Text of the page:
Ten years ago I was about to turn sixteen and trying to come to terms with the nuances of my own queerness. While I was grappling with my own identity, MTV was airing A Shot at Love. The show followed both women and men competing in a series of challenges to win the heart of bisexual Myspace starlet, Tila Tequila. It was ridiculous and over the top as all reality dating shows are, but it was also the first time I remember hearing somebody call themselves ‘bisexual’… and the first time I had ever seen queer women interact with each other en masse. Through the lens of all of the overproduced, over the top reality TV ridiculousness, I got to see a world of queer possibility I had never quite allowed myself to imagine before (I also gained a crush on one of the contestants, Dani Campbell who was a firefighter and lesbian heartthrob).

Reality TV provided the vast majority of my early interactions with queer women, and the world they inhabited and almost all of my formative crushes were on reality TV stars. I fancied Alex Parks (winner of  series two of the short lived BBC talent show Fame Academy); I was deeply in love with Kim Stolz (a contestant on cycle five of America’s Next Top Model); and I was smitten with Big Brother 11 contestant Shabby Katchadourian.

“Seeing queer people in participate in these shows still offers viewers far more authentic representation than anything scripted television has to offer.”

The first 27 days of Big Brother 11 gripped me as I, and queer women across the nation, watched as the potential fledgling romance between Shabby and fellow housemate Caoimhe play out in real time. Catherine Baker remarked on Twitter:

“I spent six weeks on tenterhooks in the summer of 2010 because of  [Caoimhe and Shabby] […] I mean, I and so many other queer women have been in *exactly* those situations […] And that was the first time – thinking about it – I’d ever seen that part of my experience represented as authentically as that.”

The actuality of the situation is that, despite the strange augmented world of reality TV, seeing queer people in participate in these shows still offers viewers far more authentic representation than anything scripted television has to offer.

Watching the dynamics of love, romance and sex play out in real time through a television set still draws a crowd. This summer, viewers across the UK were gripped by reality dating show Love Island,; the contestants were welcomed in to people’s hearts and their homes, and the show became ITV2’s most viewed show ever receiving an average of 2.43 million viewers per episode. Despite the runaway success of the show, and Love Island’s large LGBT fan base, it seems like queer people won’t be extended an invitation to the Island anytime soon. Head of ITV Digital Channels Paul Mortimer claimed that: “The format doesn’t really allow it.”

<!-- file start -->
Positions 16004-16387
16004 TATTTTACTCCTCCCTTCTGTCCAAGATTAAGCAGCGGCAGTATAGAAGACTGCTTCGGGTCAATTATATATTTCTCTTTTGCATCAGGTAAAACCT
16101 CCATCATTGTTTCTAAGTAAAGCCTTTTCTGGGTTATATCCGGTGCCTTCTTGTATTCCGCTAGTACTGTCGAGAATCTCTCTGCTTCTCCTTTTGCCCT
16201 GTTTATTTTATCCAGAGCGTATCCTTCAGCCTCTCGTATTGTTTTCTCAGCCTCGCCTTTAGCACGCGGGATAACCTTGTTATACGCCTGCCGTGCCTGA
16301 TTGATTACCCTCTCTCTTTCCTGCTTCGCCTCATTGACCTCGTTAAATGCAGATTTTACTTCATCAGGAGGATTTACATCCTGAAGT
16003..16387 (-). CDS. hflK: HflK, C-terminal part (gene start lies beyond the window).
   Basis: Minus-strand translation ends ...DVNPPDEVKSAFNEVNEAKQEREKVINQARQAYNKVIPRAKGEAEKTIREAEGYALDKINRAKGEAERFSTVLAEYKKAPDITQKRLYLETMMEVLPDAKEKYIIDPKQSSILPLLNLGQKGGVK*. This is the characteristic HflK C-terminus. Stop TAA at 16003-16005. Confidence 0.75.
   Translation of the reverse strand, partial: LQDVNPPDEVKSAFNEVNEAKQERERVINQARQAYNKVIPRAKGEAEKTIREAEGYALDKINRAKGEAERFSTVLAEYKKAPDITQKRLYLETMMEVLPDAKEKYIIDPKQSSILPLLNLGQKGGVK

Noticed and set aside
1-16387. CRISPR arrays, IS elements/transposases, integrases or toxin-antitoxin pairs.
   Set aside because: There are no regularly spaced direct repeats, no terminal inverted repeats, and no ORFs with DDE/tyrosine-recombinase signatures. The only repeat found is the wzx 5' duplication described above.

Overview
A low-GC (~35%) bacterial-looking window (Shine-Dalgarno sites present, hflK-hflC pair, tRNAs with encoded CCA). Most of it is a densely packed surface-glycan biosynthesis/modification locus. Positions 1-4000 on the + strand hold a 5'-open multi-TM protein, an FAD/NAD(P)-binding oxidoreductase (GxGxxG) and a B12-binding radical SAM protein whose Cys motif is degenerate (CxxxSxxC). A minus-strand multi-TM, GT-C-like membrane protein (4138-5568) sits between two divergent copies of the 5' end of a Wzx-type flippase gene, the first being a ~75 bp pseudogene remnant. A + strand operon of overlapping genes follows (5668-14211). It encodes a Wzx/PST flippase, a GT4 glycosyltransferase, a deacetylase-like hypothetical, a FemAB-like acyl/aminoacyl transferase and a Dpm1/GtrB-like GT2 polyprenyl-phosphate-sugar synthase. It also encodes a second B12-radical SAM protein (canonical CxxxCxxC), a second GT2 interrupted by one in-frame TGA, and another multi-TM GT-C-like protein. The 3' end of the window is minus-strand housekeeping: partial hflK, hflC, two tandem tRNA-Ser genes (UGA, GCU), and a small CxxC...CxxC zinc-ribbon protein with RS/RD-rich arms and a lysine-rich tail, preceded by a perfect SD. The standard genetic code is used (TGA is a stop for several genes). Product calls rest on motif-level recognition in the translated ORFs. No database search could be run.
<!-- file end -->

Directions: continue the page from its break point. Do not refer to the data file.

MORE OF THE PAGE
“It’s easier for the ITV2 bosses to claim that it isn’t possible to include LGBT contestants, rather than just to admit that they don’t want to.”

The problem with claiming that this is the major roadblock to LGBT people participating is that when you’ve created the format you are also in the enviable position of being able to alter it. The other major flaw in this statement is that LGBT people have already competed on the show; Katie Salmon is bisexual and was a contestant on the second series, and even paired up with another female contestant whilst on the island. It’s easier for the ITV2 bosses to claim that their hands are tied and that it isn’t possible to include LGBT contestants, rather than just to admit that they don’t want to.

Despite Love Island’s reluctance to include LGBT people, plenty of other modern dating shows are making some headway. Take Me Out is still a strictly heterosexual affair, but Blind Date, Naked Attraction and First Dates are offering tentative glimpses in to queer romance. Despite this, participants still frequently express biphobic and transphobic views that go to air without ever being questioned.

Speaking on Twitter, Bee May Bishop opened up about her frustrations with dating shows as a queer viewer.

“I think generally there is a lack of understanding of lgbt+ folk […] how they date, how they live their lives, [and] no questioning of hetero-normative dating beliefs i.e. monogamous romance [and] sex [is the] most important. Queer inclusion [in dating shows] is either non-existent or mainly white cis gay men/lesbians and completely ignores nuances. it’s generally just frustrating.”

I can turn on any channel on TV and see cisgender heterosexual people meeting, flirting and falling in love. Straight people and their romantic dramas dominate both scripted and reality television, there is no shortage of depictions of heterosexual dating dynamics. However portrayals of queer love are neglected, the ins and outs of our relationships don’t get to be the subject for a must watch reality TV show or fodder for water cooler conversation. LGBT people deserve to see ourselves in the world of dating shows, but more importantly we deserve dating shows where our identities aren’t treated as novelties, plot twists or complications. We deserve better than shows like There’s Something about Miriam, Playing it Straight and A Shot at Love.

However silly it may seem, seeing the realities of your existence mirrored on reality television can offer an authentic representation that you might never have otherwise imagined. Moreover dating shows are just fun, the sort of pure unadulterated fun that LGBT people deserve to be included in.

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